Skip to main content

Conservation Groups Challenge Federal Wolf-Killing Rule

Victory: Wolves in central Idaho and Greater Yellowstone area affected
January 28, 2008
Missoula, MT —

Conservation groups are fighting a Bush administration plan that would allow the states of Idaho, Wyoming, and Montana to kill well over half of the Rocky Mountain wolf population, including by shooting wolves from the air, while they are still protected under the Endangered Species Act. In an effort to bar states from aerial gunning and other state-sponsored killing of wolves, seven conservation groups filed a suit in federal district court today to stop the implementation of the rule.


The new rule lowers the bar for wolf killing when a state determines that wolves may be having some impact on populations of elk, deer, or other wild ungulates. The Bush administration says the rule change is necessary because the previous standard required states to show that wolves are the primary cause of a decline in wild ungulate numbers. That threshold has proven impossible to meet because nearly all elk herds in Idaho, Wyoming, and Montana are above population objectives, and wolves have never been determined to have primarily caused a population decline.


Today's action will allow the states to kill all but 600 of the approximately 1,500 wolves in the region. The rule applies to wolves in central Idaho and the Greater Yellowstone area -- descendents of the roughly 60 wolves that were reintroduced to those regions in 1995 and 1996.


"The federal government is overlooking the benefits wolves are bringing to the states of Idaho, Wyoming and Montana," said Earthjustice attorney Doug Honnold. "The University of Montana found that visitors coming to Yellowstone National Park to see wolves brought $35 million annually to the region's economy, which yields more than $70 million in added benefit to communities in the Northern Rockies. Elk populations are now healthier, streams run cold and clear again, and other wildlife populations are back in balance."


"This is a giant step backward. There is absolutely no reason to begin a wholesale slaughter of the region's wolves," said Suzanne Stone, Northern Rockies wolf conservation specialist for Defenders of Wildlife. "Yet that is exactly what the federal government is willing to allow the states to do: wipe out hundreds of the wolves our nation has worked so hard to recover."


"In this rule, the U.S. Fish and Wildlife Service is either downplaying the threats to wolves, or it has forgotten all the trigger-happy statements made by Wyoming and Idaho officials who want to kill as many wolves as possible, as soon as possible," says Louisa Willcox of the Natural Resources Defense Council.


The rule remains in effect only until the administration removes wolves from the list of endangered species, an action that is expected to come next month. Nonetheless, the U.S. Fish and Wildlife Service adopted the rule in response to the state of Wyoming, which insisted that states have the right to kill wolves affecting elk herds in any way even if a federal court overturns wolf delisting in the Northern Rockies.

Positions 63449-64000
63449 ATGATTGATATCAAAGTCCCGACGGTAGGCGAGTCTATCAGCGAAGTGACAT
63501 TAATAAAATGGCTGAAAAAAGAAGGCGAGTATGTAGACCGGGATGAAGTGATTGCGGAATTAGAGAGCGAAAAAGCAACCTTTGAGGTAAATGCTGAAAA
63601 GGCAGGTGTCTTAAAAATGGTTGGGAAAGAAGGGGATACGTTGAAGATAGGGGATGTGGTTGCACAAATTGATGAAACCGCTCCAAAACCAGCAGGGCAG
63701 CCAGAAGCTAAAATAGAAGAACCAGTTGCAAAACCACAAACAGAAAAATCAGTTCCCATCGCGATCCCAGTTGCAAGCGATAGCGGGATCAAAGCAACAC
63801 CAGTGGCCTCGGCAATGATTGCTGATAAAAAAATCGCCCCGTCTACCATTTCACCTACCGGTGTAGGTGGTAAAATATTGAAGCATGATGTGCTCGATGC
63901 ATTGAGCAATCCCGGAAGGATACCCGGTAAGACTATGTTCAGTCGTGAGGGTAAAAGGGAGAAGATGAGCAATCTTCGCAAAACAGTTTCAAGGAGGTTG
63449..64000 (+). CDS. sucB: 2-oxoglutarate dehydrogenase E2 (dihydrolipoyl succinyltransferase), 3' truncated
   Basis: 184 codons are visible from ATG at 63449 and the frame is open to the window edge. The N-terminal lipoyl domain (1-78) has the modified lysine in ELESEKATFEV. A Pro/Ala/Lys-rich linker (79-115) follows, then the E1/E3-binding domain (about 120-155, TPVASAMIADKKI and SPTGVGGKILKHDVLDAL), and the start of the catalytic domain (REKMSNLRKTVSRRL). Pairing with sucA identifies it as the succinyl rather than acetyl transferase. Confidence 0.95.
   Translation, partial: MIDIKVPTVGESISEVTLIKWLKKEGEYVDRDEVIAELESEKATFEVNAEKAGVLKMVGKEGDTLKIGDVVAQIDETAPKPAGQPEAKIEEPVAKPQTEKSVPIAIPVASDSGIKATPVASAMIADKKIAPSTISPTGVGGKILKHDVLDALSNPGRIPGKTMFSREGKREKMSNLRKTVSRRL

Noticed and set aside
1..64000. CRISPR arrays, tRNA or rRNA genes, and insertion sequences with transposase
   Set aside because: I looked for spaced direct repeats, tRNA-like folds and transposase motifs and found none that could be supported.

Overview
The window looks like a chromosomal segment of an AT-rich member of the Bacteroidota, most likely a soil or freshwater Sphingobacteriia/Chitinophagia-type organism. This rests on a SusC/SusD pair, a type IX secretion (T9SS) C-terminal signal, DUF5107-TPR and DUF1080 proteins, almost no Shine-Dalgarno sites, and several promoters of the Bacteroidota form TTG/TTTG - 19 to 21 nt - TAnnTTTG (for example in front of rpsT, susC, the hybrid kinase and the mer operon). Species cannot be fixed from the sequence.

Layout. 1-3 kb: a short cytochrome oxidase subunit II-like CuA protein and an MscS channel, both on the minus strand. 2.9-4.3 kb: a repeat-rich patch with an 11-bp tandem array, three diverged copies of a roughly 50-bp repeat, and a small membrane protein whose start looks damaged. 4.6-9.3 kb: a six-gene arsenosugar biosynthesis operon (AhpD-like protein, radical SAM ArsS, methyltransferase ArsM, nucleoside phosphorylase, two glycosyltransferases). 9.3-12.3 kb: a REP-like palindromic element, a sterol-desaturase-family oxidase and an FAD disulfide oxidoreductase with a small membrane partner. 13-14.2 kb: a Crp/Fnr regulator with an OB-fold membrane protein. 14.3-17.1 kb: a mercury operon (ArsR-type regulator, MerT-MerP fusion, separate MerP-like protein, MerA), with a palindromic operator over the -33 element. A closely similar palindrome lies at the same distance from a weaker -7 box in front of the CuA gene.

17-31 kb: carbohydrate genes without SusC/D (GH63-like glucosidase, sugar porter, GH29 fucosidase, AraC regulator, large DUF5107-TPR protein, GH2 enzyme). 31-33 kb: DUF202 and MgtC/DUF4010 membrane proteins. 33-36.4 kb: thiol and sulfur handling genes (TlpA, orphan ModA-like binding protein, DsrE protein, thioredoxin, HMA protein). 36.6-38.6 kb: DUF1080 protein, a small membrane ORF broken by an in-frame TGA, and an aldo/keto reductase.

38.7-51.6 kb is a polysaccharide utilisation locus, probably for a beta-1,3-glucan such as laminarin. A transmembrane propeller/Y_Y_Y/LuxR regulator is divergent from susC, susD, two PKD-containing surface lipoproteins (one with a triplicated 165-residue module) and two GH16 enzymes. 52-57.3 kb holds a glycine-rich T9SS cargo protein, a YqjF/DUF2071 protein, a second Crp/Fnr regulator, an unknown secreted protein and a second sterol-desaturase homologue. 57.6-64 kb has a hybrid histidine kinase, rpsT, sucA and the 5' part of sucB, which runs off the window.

"Deer and elk populations are thriving in this region. There's absolutely no reason to begin slaughtering wolves, other than to please a handful of special interests," said Sierra Club representative Melanie Stein. "This is another example of politics trumping science in the Bush administration. Federal and state agencies are tripping over each other, and our wildlife are suffering as a result."


Michael Robinson of the Center for Biological Diversity noted that the rule might allow wolves to be killed for their beneficial effect of dispersing elk from sensitive streamsides  even when the elk population as a whole continues to rise. Robinson continued that "the rule harkens back to a period in which wolves' natural role of maintaining the balance of nature is seen as a problem."


"This rule is nothing less than a declaration of war on wolves in Idaho, Wyoming, and Montana," said John Grandy, Ph.D., senior vice president of The Humane Society of the United States. "After decades of progress, the service is abandoning all that we have achieved for wolf conservation and returning to the short-sighted persecution and extermination policies of the past."


Earthjustice represents Defenders of Wildlife, Natural Resources Defense Council, Sierra Club, Center for Biological Diversity, The Humane Society of the United States, Jackson Hole Conservation Alliance, and Friends of the Clearwater in the lawsuit.

Contacts

Suzanne Asha Stone, Defenders of Wildlife, (208) 861-4655
Louisa Willcox, Natural Resources Defense Council, (406) 222-9561
Doug Honnold, Earthjustice, (406) 586-9699
Franz Camenzind, Jackson Hole Conservation Alliance, (307) 733-9417
Melanie Stein, Sierra Club, (307) 733-4557
Michael Robinson, Center for Biological Diversity, (575) 313-7017

                       

 

About Earthjustice

Earthjustice is the premier nonprofit environmental law organization. We wield the power of law and the strength of partnership to protect people’s health, to preserve magnificent places and wildlife, to advance clean energy, and to combat climate change. We are here because the earth needs a good lawyer.